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dc.contributor.authorMartin, Jeff M.
dc.contributor.authorMead, Jim I.
dc.contributor.authorBarboza, Perry S.
dc.date.accessioned2018-06-12T22:54:07Z
dc.date.available2018-06-12T22:54:07Z
dc.date.issued2018-05
dc.identifier.citationMartin JM, Mead JI, Barboza PS. Bison body size and climate change. Ecol Evol. 2018;8:4564–4574. https://doi.org/10.1002/ece3.4019en_US
dc.identifier.issn2045-7758
dc.identifier.pmid29760897
dc.identifier.doi10.1002/ece3.4019
dc.identifier.urihttp://hdl.handle.net/10150/627952
dc.description.abstractThe relationship between body size and temperature of mammals is poorly resolved, especially for large keystone species such as bison (Bison bison). Bison are well represented in the fossil record across North America, which provides an opportunity to relate body size to climate within a species. We measured the length of a leg bone (calcaneal tuber, DstL) in 849 specimens from 60 localities that were dated by stratigraphy and C-14 decay. We estimated body mass (M) as M=(DstL/11.49)(3). Average annual temperature was estimated from O-18 values in the ice cores from Greenland. Calcaneal tuber length of Bison declined over the last 40.000 years, that is, average body mass was 37% larger (910 +/- 50kg) than today (665 +/- 21kg). Average annual temperature has warmed by 6 degrees C since the Last Glacial Maximum (similar to 24-18 kya) and is predicted to further increase by 4 degrees C by the end of the 21st century. If body size continues to linearly respond to global temperature, Bison body mass will likely decline by an additional 46%, to 357 +/- 54kg, with an increase of 4 degrees C globally. The rate of mass loss is 41 +/- 10kg per degrees C increase in global temperature. Changes in body size of Bison may be a result of migration, disease, or human harvest but those effects are likely to be local and short-term and not likely to persist over the long time scale of the fossil record. The strong correspondence between body size of bison and air temperature is more likely the result of persistent effects on the ability to grow and the consequences of sustaining a large body mass in a warming environment. Continuing rises in global temperature will likely depress body sizes of bison, and perhaps other large grazers, without human intervention.en_US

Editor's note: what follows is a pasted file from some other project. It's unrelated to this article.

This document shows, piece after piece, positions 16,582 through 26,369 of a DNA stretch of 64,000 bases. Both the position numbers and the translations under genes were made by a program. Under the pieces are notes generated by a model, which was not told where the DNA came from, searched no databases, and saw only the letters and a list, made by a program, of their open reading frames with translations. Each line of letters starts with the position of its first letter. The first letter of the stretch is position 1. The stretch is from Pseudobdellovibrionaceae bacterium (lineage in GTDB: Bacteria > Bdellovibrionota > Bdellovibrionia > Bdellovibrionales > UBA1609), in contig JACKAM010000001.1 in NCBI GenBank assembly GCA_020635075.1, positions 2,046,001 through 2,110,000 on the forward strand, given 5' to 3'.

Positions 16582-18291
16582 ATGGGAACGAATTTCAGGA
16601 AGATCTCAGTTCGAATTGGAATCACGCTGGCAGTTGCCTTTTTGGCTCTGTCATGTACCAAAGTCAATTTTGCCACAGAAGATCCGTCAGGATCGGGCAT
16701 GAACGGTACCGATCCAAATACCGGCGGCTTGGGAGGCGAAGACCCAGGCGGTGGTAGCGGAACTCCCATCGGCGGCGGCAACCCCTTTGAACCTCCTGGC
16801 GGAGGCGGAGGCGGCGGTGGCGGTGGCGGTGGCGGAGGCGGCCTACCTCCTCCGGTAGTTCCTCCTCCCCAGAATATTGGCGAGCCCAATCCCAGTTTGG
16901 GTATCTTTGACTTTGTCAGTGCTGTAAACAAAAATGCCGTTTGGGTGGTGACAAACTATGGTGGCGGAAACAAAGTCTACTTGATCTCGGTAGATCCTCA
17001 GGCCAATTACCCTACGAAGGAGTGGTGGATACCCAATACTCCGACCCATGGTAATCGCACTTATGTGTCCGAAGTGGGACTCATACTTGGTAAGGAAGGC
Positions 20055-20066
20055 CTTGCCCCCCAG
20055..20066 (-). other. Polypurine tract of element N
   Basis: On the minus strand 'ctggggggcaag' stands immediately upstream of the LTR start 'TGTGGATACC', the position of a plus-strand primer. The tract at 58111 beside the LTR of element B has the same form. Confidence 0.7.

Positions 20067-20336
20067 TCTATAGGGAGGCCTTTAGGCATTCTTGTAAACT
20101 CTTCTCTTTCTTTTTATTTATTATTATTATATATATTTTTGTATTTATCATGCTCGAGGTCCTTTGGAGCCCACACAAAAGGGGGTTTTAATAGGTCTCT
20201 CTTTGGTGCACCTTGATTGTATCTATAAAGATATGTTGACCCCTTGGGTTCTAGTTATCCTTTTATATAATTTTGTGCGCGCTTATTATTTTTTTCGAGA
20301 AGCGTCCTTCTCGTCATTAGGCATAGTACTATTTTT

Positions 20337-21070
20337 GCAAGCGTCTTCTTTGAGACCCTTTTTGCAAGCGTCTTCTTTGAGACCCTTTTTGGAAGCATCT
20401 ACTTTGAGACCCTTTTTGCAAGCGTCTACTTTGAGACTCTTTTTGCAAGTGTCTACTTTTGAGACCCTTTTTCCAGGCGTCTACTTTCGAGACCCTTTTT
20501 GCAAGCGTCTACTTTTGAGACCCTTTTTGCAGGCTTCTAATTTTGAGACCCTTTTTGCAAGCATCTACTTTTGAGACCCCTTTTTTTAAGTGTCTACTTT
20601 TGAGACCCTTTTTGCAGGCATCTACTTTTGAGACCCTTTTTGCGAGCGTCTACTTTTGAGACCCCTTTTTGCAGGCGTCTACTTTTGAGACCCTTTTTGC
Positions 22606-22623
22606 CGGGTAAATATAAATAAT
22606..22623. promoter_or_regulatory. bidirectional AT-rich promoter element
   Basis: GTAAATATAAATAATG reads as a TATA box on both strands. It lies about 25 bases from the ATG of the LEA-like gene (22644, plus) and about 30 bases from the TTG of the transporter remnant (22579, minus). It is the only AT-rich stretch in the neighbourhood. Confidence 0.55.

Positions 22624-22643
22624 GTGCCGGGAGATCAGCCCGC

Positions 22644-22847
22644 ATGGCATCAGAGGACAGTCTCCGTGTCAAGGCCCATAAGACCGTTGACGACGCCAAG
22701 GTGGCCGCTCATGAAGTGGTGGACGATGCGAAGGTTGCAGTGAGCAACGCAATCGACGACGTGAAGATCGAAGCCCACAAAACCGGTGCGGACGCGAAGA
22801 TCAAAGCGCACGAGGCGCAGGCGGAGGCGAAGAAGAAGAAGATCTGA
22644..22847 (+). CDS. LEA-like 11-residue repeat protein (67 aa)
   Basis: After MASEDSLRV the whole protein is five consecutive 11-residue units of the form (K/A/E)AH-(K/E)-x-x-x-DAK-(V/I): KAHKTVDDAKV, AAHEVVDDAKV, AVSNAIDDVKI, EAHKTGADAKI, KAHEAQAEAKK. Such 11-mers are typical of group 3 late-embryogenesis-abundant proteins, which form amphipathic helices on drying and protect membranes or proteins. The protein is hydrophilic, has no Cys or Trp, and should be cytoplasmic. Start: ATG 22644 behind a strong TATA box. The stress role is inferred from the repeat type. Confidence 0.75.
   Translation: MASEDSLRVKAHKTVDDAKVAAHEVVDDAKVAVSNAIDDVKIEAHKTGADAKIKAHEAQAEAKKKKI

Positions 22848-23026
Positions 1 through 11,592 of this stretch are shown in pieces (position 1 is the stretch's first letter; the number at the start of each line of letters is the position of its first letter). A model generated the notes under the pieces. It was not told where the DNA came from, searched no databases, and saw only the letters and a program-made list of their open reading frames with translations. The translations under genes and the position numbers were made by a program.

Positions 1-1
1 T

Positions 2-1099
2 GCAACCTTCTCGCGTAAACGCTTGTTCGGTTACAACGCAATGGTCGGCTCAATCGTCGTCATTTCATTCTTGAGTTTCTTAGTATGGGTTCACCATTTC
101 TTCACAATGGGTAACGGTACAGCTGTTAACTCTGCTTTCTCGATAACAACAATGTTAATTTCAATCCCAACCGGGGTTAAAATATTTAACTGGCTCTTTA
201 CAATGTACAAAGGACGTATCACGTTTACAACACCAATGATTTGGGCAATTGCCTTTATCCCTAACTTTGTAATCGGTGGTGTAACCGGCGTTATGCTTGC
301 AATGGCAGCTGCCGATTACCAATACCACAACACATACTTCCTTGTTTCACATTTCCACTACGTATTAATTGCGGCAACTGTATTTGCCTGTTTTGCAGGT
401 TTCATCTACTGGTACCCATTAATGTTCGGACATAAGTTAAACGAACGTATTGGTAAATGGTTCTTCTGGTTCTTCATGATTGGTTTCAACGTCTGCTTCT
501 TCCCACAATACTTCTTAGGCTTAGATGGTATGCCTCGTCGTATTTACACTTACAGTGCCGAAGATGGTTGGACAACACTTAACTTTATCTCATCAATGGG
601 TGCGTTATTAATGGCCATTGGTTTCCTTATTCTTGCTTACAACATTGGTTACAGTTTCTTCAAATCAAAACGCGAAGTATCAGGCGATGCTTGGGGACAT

dc.description.sponsorshipDivision of Graduate Education [1144423]; Western Bison Association; Throlson American Bison Foundation; Larry D. Agenbroad Legacy Fund; US National Science Foundationen_US
dc.language.isoenen_US
dc.publisherWILEYen_US
dc.relation.urlhttps://onlinelibrary.wiley.com/doi/abs/10.1002/ece3.4019en_US
dc.rights© 2018 The Authors. Ecology and Evolution published by John Wiley & Sons Ltd. This is an open access article under the terms of the Creative Commons Attribution License.en_US
dc.rights.urihttps://creativecommons.org/licenses/by/4.0/
dc.subjectBergmann's ruleen_US
dc.subjectbody size changeen_US
dc.subjectclimate changeen_US
dc.subjectfossilen_US
dc.subjectNorth Americaen_US
dc.subjectungulateen_US
dc.titleBison body size and climate changeen_US
dc.typeArticleen_US
dc.contributor.departmentUniv Arizona, Desert Lab Tumamoc Hillen_US
dc.identifier.journalECOLOGY AND EVOLUTIONen_US
dc.description.noteOpen access journal.en_US
dc.description.collectioninformationThis item from the UA Faculty Publications collection is made available by the University of Arizona with support from the University of Arizona Libraries. If you have questions, please contact us at repository@u.library.arizona.edu.en_US
dc.eprint.versionFinal published versionen_US
refterms.dateFOA2018-06-12T22:54:08Z


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© 2018 The Authors. Ecology and Evolution published by John Wiley & Sons Ltd. This is an open access article under the terms of the Creative Commons Attribution License.
Except where otherwise noted, this item's license is described as © 2018 The Authors. Ecology and Evolution published by John Wiley & Sons Ltd. This is an open access article under the terms of the Creative Commons Attribution License.